I am an unabashed fan of the Olympics, and as a former competitive swimmer, I am here for the swimming competitions. I am also here for Missy Franklin and her quotes about overcoming disappointment, because I love me a good comeback story. But wait — don't call it a comeback. Honestly this is just a good story about life, and how it contains multitudes of success and failure. That's a fact you have to accept or you'll face being absolutely miserable forever, and honestly, who wants that? (No one. The answer is no one.)
One of the standout competitors from 2012's London Olympics, Franklin was crowned with that ever-heavy title of "America's Sweetheart" after winning five medals (four of them gold) and breaking two world records at the age of 17. She very quickly developed a reputation for being bubbly and optimistic and silly, all before beginning her senior year of high school.
Following graduation, Franklin headed to UC Berkeley, where she competed at the college level for two years and was named the Pac-12 Freshman of the Year. In 2013, she set a record at the World Aquatics Championship after winning six gold medals. She was the first woman in history to do so.
And then 2014 rolled around. Suffering through a serious back injury, Franklin has spent the past several years struggling to live up to her own reputation. At the Olympic Trials earlier this year in Omaha, she qualified for only two events: The 200 freestyle, and the 200 backstroke, her signature event in which she still holds the world record.
But Franklin, who has been through countless interviews in which she's asked over and over again to expound on her failures, has managed to keep her head above water (#sorrynotsorry). And just because most of us are not historically great Olympians, we can still learn from that. Because failure, and how we handle it, really is a uniting force among humans.
1. “I always had this idea in my head of the person that I wanted to be when I was going through challenges and, to be blatantly honest, when I was 17 I had never been through any (real) challenges.”
At the Olympic Trials in Omaha, Missy spoke to USA Today how her public persona has changed since the last Olympics. “My career had been up and up and up," she explained. "I had a wonderful family, a wonderful life. I had never really struggled before, in my own way but nothing compared to what I had been through the last couple of years." Ugh, girl, growing up is sometimes The Worst.
2. "That’s hard, to give yourself so entirely to something, get to a big meet and not have it turn out like you expected."
"But that’s what swimming is — and that’s what life is. You figure out how to get through that," Missy told USA Swimming. And my heart.
3. "Being there, and still having to swim every event and knowing that I was going to be in pain — and on top of that knowing that I wasn't going to be close to the times I wanted — was heart-wrenching."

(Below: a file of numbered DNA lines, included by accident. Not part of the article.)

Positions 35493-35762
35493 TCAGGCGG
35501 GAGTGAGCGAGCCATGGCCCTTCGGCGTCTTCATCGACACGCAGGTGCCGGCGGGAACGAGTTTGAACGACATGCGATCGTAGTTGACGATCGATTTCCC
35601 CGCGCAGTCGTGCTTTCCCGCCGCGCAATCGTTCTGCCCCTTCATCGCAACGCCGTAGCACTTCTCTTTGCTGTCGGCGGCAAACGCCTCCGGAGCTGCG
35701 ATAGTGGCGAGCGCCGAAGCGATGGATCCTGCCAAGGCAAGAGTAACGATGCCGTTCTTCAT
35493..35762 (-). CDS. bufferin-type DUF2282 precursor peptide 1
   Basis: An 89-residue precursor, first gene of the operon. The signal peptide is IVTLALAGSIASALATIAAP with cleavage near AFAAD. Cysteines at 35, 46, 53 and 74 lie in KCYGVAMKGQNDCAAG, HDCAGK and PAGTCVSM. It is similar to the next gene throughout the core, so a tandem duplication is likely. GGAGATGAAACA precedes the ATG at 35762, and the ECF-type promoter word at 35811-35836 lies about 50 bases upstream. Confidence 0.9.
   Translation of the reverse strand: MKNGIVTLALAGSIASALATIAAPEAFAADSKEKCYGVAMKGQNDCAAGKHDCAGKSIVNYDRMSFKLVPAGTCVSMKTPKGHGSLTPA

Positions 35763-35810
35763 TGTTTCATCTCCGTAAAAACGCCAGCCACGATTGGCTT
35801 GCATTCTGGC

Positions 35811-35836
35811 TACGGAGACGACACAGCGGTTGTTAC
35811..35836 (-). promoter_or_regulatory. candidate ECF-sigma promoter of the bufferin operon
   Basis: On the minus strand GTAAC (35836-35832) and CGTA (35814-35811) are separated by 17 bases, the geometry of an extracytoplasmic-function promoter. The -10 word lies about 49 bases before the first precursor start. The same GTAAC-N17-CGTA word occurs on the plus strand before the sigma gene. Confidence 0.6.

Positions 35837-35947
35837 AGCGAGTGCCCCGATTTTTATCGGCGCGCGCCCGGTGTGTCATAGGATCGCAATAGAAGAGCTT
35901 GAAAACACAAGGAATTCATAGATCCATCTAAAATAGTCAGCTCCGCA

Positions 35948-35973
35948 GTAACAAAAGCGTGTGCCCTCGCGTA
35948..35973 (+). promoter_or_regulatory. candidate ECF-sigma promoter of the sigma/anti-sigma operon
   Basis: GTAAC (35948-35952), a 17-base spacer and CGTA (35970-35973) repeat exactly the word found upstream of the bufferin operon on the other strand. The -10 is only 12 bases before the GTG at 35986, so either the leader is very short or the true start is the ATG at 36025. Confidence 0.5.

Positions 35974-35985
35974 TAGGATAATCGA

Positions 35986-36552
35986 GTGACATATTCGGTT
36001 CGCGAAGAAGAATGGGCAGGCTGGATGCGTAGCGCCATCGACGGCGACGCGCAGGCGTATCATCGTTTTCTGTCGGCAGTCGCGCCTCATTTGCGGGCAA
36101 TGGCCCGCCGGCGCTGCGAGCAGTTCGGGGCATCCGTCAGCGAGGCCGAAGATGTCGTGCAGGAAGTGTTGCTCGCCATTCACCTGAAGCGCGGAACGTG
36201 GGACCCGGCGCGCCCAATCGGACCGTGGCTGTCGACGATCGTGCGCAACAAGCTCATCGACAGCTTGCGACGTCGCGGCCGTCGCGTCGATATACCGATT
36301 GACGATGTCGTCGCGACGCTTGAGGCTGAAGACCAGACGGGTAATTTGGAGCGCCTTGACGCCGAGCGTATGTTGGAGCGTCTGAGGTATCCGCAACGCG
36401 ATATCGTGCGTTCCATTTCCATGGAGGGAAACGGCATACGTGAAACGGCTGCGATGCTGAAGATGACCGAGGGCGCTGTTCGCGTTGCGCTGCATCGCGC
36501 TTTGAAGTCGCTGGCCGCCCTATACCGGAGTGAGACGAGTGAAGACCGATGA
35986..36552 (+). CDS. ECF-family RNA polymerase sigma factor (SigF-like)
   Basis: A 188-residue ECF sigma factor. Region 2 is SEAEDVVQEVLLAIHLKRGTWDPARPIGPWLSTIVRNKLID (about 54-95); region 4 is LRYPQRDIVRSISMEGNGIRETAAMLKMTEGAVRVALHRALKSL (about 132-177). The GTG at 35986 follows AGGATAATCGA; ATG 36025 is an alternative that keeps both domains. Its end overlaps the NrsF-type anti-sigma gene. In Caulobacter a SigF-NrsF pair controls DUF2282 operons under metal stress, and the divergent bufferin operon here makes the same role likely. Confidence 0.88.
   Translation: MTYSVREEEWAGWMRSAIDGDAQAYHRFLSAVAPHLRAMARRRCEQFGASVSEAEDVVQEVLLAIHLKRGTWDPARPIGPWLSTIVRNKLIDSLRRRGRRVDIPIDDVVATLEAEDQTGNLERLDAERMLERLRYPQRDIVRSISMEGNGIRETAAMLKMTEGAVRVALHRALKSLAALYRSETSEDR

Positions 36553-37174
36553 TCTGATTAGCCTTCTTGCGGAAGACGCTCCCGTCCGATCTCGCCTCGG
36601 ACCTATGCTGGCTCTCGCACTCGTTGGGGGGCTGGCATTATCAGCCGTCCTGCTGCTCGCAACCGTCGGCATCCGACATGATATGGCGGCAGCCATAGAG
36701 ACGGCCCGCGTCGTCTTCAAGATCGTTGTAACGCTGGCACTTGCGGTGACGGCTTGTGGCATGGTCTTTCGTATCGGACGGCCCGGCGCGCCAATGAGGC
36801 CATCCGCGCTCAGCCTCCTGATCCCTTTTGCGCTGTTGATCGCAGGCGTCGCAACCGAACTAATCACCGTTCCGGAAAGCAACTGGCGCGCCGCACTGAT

In an interview with Sports Illustrated, Missy dove deep into her mental state at the 2014 Pan-Pacific Championships, when she competed through terrible back pain. "But," she continued, "I gained so much mental strength from pushing through and showing myself what I was made of. Until that, everything had been going up and up and up in my career."
4. “It’s really hard to go through something like that, to get over the feeling and that fear of what it felt like to compete while you were injured.”
Reading this Denver Post profile, I got really emotional, because recovering from the fear and the memory of pain and still pushing forward is SO HARD, and Missy speaks on it SO ELOQUENTLY.
5. “I think it’s just a matter of trying too hard, thinking a little too much."
After a disappointing performance at the 2016 Trials in backstroke, the New York Times asked Missy how she felt about the rest of her races. “Now it’s just about trusting myself and letting it happen," she said. The mental strength of Missy, man. It's astounding.
6. “I feel like I have this new wisdom that I've gained throughout the successes and the challenges of the past four years. Having experienced that, it makes you feel more mature in a way."
"Walking around, I feel like I can almost hold my head a little bit higher knowing I've been through all of this," Franklin told USA Today. Yas! YAS! Turning life experiences into maturity and hope and pride!
7. "Believe in the work you do."
Ugh, Missy going off in this USA Swimming profile. Just look at it: "Training is 'never not going to pay off' — it does at some point, and it just isn’t always when you expect it, or when you want it to."
8. "I never go into a meet with a certain medal count in mind — that’s setting my goals off of other people."
Just spittin' some grown-ass wisdom for TIME Kids. This is still a thing I struggle with, but absolutely not regarding gold medals, because HA, what would I win them for? Napping?
9. "I'm confident in who I am as a woman and I try to encourage other young women to do the same and be confident in what they are as well."
10. "I would rather be remembered for the person I am outside of the pool. World records will be broken. Times will be broken. I want to be known as someone who handles herself with respect, sportsmanship, and with love."
Another one from TIME Kids. Missy, you are so wise. Please tell me how to live my whole life. Thank you and good night.